Trial ends but verdict will wait in St. Louis cop's trial
By JIM SALTER
Aug. 09, 2017
ST. LOUIS (AP) — Attorneys made their final pitches Wednesday for why a former St. Louis police officer should or shouldn't be found guilty of murder in the 2011 killing of a suspect, leaving his fate in the hands of the judge, who won't rule until late next week at the earliest.
Jason Stockley shot 24-year-old Anthony Lamar Smith five times after a car chase in 2011. Stockley, who resigned in 2013 and now lives in Houston, testified Tuesday that he saw Smith holding a gun before the chase started and that he shot him because he felt he was in imminent danger.
Prosecutors, though, alleged that Stockley planted a gun in Smith's car after he shot him. During closing arguments Wednesday, Assistant Circuit Attorney Robert Steele emphasized that dashcam video during the chase captured Stockley saying he was "Going to kill this (expletive), don't you know it." Less than a minute later, he did just that.
"He made a promise, 'I'm killing the (expletive),'" Steele said. "And that's exactly what he did."
Stockley's lawyer, Neil Bruntrager, dismissed the comment as "human emotions" in the context of a dangerous police pursuit. He also pointed out that the audio is muddled and that it's hard to understand what Shockley was saying leading into that comment.
Circuit Judge Timothy Wilson gave the two sides until Aug. 18 to submit post-trial briefs, after which he'll hand down a verdict. Stockley, who is charged with first-degree murder, was granted his request for a bench trial rather than a jury trial despite the objections of prosecutors.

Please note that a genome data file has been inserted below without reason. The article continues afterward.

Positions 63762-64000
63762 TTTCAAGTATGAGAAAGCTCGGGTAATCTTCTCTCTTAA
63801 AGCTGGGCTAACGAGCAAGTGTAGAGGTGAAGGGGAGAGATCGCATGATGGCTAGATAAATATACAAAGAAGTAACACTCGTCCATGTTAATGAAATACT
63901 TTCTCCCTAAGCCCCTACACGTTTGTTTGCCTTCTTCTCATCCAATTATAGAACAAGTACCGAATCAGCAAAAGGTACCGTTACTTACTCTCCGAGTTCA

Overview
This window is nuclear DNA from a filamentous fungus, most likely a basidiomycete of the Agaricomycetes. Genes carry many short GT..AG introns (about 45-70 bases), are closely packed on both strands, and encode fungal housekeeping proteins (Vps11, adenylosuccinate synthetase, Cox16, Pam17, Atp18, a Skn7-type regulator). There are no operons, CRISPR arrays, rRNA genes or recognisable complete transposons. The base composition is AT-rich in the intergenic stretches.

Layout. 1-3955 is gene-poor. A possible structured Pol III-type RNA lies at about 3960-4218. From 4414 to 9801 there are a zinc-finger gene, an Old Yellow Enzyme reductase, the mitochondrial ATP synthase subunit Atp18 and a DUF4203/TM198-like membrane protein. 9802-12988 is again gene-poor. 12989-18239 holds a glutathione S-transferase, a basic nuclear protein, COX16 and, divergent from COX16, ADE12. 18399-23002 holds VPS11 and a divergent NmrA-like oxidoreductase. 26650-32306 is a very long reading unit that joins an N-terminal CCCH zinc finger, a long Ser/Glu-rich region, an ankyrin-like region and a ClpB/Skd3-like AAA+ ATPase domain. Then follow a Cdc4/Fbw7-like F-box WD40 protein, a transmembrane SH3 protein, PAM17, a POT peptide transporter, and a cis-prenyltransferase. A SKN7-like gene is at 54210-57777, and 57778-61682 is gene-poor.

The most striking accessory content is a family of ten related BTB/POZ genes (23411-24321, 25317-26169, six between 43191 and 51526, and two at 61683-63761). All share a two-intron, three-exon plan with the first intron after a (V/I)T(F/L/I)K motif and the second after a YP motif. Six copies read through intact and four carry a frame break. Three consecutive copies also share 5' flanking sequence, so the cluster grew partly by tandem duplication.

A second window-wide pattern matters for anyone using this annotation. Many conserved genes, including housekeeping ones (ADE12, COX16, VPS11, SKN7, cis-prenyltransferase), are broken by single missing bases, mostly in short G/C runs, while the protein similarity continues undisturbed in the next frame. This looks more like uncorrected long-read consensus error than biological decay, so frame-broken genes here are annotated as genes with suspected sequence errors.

If convicted of first-degree murder, Stockley could face up to life in prison without the possibility of parole. Missouri has the death penalty, but prosecutors opted not to pursue it.
Stockley, 36, was charged last year after then-Circuit Attorney Jennifer Joyce cited unspecified new evidence in the case.
The encounter began when Stockley and his partner tried to corner Smith in a fast-food restaurant parking lot after seeing what appeared to be a drug deal. Stockley testified that he saw what he believed was a gun, and his partner yelled "Gun!" as Smith backed into the police SUV twice to get away.
Bruntrager said Smith, a parole violator with previous convictions for gun and drug crimes, tried to run over the two officers. Stockley fired seven shots as Smith sped away. The officers chased him for three miles (five kilometers) before catching up.
At the end of the chase, Stockley opened fire only when Smith, still in his car, refused commands to put up his hands and reached along the seat "in the area where the gun was," Bruntrager said. He also argued that Missouri law allows an officer to use of deadly force if the officer "reasonably believes" that a fleeing suspect is a danger to police or the public.
But Steele cited curious details after the shooting, including Stockley digging into a bag in the back seat of the police SUV before returning to Smith's car. The gun found in Smith's car didn't have his DNA on it, but it had Stockley's.
"The gun was a plant," Steele said.
In his earlier testimony, Stockley said he retrieved a "quick clot" pack from the police SUV and put it in his shirt pocket. He said he climbed into Smith's car after Smith's body was removed to search for the gun. He said he found a revolver stuffed between the center console and passenger seat.
Smith's death was one of several U.S. cases in recent years in which a white officer killed a black suspect. Wednesday marked the third anniversary of fatal shooting of Michael Brown by a white officer in the St. Louis suburb of Ferguson. Brown, a black 18-year-old, was unarmed.
Associated Press writer Jim Suhr in Kansas City, Missouri, contributed to this report.